Florida's water demand for development could double by 2070
The public hungers – dare I say “thirsts?” – for such information. Recently, a UF/IFAS survey indicated that residents would like more information on how to conserve water and that they would respond to incentives such as rebates to adopt new technologies such as smart irrigation controllers.
Getting this information out will be critical to protecting the natural resources that make Florida such a special place.
Moran’s opinion is that “…we’d do just fine without lawn sprinklers andfertilizer. And Florida would be a better place.” Yet many others enjoy gardening that requires irrigated landscapes. Much of the development in recent decades has occurred through subdivisions with homeowners’ associations where landscaping is required.
UF/IFAS does not make public policy. We believe an educated public is the most direct path to positive change. We appreciate the efforts of Moran and other activists who seek to influence public policy, because their efforts can give our science a boost by raising awareness about a resource that can go unnoticed until a crisis such as an algae bloom.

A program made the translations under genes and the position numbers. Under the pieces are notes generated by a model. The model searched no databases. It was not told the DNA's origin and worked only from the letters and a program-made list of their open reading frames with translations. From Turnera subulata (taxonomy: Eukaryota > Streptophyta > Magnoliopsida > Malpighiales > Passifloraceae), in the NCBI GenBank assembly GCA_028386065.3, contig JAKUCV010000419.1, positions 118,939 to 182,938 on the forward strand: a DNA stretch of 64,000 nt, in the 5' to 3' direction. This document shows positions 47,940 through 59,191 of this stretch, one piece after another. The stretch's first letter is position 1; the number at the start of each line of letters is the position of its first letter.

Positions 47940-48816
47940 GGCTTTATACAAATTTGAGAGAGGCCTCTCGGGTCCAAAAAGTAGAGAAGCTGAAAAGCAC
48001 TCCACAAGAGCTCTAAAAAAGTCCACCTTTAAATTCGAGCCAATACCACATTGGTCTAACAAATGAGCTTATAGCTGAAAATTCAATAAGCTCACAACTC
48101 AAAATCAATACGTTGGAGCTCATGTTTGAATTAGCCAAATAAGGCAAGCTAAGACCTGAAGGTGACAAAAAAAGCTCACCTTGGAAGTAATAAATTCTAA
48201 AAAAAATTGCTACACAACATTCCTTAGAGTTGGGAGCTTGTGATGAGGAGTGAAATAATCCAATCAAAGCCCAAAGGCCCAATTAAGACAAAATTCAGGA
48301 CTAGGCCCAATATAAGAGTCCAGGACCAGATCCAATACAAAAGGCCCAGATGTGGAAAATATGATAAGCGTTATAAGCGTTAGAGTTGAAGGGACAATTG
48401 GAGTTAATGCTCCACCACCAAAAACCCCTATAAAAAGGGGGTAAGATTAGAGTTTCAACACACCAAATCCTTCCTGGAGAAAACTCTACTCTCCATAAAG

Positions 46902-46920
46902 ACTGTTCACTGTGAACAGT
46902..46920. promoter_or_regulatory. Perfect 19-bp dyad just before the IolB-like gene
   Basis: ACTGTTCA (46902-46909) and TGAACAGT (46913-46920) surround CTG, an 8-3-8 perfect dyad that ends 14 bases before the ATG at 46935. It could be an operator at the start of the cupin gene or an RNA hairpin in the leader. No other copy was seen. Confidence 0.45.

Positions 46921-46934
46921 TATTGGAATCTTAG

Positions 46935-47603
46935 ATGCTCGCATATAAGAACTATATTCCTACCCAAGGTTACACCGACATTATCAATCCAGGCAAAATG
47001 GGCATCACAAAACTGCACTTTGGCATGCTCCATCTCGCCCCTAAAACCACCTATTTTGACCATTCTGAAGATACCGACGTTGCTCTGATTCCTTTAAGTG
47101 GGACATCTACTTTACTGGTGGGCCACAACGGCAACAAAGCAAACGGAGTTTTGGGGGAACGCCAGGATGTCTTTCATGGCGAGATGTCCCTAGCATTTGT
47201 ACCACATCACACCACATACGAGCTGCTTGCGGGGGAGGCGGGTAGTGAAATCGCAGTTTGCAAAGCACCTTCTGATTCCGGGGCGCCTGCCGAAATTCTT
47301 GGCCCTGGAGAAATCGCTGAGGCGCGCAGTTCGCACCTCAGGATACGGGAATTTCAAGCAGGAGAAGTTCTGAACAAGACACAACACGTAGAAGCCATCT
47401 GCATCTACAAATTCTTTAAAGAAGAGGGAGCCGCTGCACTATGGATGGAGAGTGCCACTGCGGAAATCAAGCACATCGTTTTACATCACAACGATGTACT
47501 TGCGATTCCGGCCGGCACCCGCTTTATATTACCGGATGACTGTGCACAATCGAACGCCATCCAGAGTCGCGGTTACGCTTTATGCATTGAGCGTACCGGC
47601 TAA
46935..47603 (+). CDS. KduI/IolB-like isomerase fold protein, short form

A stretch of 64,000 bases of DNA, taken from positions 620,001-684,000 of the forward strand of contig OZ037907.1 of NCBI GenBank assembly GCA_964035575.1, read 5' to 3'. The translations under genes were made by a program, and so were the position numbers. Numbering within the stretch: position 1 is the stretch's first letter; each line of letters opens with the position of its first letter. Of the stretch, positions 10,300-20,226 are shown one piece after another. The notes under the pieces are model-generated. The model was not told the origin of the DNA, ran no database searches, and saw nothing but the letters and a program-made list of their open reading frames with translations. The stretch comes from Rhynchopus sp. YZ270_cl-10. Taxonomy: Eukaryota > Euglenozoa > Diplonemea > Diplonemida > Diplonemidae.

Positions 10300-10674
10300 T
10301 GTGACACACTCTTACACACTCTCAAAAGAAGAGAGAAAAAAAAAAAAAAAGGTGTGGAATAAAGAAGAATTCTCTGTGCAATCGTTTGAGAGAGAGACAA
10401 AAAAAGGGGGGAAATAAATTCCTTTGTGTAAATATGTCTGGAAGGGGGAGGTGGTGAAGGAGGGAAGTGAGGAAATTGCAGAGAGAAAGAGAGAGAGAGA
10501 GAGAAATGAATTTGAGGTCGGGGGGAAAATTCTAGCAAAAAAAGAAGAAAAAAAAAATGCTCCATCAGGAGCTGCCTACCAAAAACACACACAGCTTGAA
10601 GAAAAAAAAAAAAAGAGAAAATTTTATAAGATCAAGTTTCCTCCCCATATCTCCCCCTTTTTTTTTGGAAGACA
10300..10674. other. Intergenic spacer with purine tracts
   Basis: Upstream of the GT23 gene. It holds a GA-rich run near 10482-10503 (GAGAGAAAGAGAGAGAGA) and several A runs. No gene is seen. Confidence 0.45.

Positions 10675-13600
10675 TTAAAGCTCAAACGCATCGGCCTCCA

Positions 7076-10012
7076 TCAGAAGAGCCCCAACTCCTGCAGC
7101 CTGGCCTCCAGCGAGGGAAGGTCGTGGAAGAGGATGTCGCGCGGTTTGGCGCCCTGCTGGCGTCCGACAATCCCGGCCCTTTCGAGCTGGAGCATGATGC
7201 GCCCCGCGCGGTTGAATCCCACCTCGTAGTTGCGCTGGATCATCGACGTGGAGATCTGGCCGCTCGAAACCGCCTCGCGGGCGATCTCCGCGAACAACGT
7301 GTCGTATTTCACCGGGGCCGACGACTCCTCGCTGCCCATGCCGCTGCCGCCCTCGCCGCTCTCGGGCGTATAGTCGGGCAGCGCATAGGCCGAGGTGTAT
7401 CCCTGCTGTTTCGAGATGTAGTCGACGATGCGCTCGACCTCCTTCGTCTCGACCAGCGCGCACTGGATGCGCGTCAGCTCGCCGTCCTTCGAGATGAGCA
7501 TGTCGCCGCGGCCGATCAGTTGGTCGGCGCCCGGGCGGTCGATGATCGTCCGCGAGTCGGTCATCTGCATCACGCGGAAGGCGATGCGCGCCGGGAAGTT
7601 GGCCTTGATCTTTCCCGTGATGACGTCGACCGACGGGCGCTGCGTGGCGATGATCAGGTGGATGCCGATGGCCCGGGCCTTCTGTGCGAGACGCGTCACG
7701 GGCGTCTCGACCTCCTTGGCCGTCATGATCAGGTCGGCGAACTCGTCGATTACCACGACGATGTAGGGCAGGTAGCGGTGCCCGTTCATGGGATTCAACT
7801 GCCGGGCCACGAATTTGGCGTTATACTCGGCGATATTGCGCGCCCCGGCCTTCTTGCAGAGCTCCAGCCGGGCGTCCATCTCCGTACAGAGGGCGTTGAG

We at UF/IFAS are proud of our work on water quality and conservation. For example, UF/IFAS work on developing guidelines for agricultural practices has contributed to a 79 percent reduction in the amount of phosphorus – a main element in fertilizer – in farm water flowing into the Everglades.
But we must do more – a lot more – together.



Lakefront Palm Beachers donate thousands for lagoon dredge project - by Aleese Kopf, Staff Writer
December 16, 2016
After three years of planning and permitting, a project to dredge channels from the Intracoastal Waterway to Palm Beachers’ docks is finally nearing construction.